- You could still be charged with the offense you were arrested for because the statute of limitations has not expired or the district attorney can refile charges
- You were charged with murder or any other serious offense where there is no statute of limitations (unless you were acquitted or found factually innocent)
- You “intentionally evaded” law enforcement’s efforts to prosecute the arrest (such as by fleeing)
- You have a history of arrests or convictions for domestic violence, child abuse or elder abuse
PC 851 defines a “pattern” of domestic violence, child abuse or elder abuse offenses as two or more convictions or five or more arrests within three years from at least one of the other convictions or arrests. If this applies to you, do not give up on having your arrest record sealed. In these cases, a judge may still allow you to seal your arrest record if it is proven that doing so would serve the interests of justice.
It is important that you know sealing your arrest record under PC 851.87 is only an option for you if the arrest did not result in a conviction. If you were convicted of the crime you were arrested for, you should speak to an experienced criminal defense attorney about other possible options to have your criminal record expunged.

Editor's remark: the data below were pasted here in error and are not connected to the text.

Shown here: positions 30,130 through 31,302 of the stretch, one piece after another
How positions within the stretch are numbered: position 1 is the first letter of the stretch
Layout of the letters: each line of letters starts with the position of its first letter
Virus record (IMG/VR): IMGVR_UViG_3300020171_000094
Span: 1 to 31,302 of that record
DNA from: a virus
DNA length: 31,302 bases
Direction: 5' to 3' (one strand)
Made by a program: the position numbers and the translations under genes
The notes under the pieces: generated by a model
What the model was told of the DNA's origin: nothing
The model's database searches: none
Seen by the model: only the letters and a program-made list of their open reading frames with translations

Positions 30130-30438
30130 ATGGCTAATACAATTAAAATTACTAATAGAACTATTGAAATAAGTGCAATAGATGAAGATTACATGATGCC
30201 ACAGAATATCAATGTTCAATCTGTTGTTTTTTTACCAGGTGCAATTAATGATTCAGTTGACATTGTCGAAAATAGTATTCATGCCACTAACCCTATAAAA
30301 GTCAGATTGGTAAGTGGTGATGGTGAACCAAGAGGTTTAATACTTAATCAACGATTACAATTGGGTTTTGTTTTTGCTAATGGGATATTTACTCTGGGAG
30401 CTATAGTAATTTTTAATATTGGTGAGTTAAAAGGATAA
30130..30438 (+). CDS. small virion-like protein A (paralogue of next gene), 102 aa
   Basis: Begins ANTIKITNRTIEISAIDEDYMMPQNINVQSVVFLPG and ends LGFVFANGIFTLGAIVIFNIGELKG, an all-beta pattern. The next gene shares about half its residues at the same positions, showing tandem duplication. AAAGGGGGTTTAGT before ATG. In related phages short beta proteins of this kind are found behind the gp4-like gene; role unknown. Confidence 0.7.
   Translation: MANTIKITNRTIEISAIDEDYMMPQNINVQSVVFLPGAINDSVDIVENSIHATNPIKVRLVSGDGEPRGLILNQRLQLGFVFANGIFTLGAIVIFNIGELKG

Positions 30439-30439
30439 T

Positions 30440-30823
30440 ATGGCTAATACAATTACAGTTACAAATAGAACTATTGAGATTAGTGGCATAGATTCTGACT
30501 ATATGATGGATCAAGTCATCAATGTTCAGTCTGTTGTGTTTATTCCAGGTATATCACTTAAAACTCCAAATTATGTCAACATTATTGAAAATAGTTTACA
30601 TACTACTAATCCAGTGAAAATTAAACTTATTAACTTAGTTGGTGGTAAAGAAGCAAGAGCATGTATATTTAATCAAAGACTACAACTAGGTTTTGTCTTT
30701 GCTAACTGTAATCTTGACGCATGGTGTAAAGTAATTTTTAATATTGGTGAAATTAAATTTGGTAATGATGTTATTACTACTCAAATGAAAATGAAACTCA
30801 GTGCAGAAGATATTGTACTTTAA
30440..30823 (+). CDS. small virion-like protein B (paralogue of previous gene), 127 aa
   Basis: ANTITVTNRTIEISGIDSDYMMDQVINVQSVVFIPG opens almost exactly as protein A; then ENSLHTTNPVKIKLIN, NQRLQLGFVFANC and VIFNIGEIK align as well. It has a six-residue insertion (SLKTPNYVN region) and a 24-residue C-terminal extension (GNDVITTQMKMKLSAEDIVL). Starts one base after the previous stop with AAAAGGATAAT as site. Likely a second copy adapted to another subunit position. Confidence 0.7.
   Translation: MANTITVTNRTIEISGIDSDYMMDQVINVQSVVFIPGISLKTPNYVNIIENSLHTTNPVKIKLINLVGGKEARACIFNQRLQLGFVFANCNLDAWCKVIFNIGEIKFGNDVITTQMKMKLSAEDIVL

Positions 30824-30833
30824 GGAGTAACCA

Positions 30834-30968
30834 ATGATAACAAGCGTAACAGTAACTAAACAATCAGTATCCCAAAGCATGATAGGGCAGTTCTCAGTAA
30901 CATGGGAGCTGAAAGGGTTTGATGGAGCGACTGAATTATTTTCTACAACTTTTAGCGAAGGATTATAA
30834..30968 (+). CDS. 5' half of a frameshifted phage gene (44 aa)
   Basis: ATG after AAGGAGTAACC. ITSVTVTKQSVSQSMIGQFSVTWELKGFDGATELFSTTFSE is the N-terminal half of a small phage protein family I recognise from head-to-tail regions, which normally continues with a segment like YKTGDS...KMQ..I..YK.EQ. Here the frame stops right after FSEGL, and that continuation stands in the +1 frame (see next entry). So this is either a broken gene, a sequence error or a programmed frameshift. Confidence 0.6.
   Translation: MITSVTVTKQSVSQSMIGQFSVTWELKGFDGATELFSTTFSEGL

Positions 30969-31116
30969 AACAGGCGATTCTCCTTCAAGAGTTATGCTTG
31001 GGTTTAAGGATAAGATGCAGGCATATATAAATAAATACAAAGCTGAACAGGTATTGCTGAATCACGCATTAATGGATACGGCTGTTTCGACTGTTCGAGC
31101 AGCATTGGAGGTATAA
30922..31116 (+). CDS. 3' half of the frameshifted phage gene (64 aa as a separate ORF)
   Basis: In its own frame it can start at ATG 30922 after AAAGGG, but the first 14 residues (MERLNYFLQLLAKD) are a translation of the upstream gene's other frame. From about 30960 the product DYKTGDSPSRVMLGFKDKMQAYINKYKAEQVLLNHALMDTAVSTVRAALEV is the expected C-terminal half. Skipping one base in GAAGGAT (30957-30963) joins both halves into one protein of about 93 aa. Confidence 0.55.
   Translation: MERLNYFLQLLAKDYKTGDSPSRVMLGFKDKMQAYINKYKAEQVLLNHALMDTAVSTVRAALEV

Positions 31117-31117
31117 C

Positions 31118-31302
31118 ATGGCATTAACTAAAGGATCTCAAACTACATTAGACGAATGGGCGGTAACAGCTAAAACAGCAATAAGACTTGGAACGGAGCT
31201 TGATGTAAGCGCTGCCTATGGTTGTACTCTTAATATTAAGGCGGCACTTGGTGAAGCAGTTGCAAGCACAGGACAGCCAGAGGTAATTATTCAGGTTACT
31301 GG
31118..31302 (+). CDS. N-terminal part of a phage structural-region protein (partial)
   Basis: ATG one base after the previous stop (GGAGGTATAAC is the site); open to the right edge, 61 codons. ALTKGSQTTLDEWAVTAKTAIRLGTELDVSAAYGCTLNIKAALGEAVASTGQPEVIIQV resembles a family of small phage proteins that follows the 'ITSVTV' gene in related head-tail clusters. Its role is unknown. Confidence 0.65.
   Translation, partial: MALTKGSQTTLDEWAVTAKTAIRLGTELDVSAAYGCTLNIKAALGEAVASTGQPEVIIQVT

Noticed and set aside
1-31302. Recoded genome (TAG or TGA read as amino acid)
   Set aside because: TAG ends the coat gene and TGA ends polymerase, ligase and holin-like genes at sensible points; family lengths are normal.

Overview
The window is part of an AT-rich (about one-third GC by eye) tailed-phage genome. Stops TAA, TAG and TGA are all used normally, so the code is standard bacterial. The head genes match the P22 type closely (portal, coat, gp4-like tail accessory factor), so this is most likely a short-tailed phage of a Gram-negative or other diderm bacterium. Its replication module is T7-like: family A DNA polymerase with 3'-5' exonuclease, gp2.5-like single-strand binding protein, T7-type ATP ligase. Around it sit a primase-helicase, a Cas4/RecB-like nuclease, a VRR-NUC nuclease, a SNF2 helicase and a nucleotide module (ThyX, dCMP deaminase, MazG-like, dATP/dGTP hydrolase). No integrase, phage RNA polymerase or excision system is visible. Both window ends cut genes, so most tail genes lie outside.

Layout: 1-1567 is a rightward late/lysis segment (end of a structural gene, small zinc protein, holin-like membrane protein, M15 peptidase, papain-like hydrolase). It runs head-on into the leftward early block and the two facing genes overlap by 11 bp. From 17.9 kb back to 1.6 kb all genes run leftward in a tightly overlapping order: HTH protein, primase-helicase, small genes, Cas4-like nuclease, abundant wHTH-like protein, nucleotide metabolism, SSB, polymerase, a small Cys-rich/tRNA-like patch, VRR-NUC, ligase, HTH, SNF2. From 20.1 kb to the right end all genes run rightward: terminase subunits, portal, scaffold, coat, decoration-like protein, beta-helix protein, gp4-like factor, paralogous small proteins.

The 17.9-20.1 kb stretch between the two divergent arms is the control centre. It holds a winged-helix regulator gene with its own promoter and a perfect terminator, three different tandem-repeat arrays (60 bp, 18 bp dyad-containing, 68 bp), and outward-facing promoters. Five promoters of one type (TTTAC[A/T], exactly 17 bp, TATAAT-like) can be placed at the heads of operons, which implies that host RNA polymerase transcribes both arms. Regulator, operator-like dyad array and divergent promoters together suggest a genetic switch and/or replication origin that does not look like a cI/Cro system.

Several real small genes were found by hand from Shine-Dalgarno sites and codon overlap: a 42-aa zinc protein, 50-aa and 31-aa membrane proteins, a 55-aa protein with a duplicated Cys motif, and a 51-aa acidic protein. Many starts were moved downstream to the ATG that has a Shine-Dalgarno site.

Our skilled and knowledgeable criminal defense attorneys at Wallin & Klarich can help you determine if you are eligible to have your arrest record sealed. Contact our law firm today so we can answer your questions about sealing your arrest record.
The Process for Sealing Your Arrest Record Under PC 851.91
Although the changes in the law allow you to seal your arrest record as a “matter of right,” it does not mean that your arrest record will automatically be sealed if you are not convicted of the crime. You should speak to an experienced criminal defense attorney who can walk you through the court process of filing a petition to seal your arrest record under PC 851.91.